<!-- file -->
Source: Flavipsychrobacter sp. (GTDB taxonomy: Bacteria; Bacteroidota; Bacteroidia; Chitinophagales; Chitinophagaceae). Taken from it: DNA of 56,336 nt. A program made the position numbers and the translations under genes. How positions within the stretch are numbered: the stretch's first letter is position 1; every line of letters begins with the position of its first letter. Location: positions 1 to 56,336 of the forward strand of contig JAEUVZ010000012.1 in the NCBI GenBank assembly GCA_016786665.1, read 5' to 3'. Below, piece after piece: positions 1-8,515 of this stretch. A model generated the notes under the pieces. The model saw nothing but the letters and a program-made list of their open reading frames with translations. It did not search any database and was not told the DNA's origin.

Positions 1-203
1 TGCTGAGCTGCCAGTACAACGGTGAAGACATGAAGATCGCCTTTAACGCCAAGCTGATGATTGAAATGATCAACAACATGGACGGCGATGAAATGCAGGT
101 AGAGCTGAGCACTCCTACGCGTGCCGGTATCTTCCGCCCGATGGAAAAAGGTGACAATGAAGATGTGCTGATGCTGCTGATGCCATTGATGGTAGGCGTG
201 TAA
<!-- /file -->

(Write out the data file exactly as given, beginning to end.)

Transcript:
Source: Flavipsychrobacter sp. (GTDB taxonomy: Bacteria; Bacteroidota; Bacteroidia; Chitinophagales; Chitinophagaceae). Taken from it: DNA of 56,336 nt. A program made the position numbers and the translations under genes. How positions within the stretch are numbered: the stretch's first letter is position 1; every line of letters begins with the position of its first letter. Location: positions 1 to 56,336 of the forward strand of contig JAEUVZ010000012.1 in the NCBI GenBank assembly GCA_016786665.1, read 5' to 3'. Below, piece after piece: positions 1-8,515 of this stretch. A model generated the notes under the pieces. The model saw nothing but the letters and a program-made list of their open reading frames with translations. It did not search any database and was not told the DNA's origin.

Positions 1-203
1 TGCTGAGCTGCCAGTACAACGGTGAAGACATGAAGATCGCCTTTAACGCCAAGCTGATGATTGAAATGATCAACAACATGGACGGCGATGAAATGCAGGT
101 AGAGCTGAGCACTCCTACGCGTGCCGGTATCTTCCGCCCGATGGAAAAAGGTGACAATGAAGATGTGCTGATGCTGCTGATGCCATTGATGGTAGGCGTG
201 TAA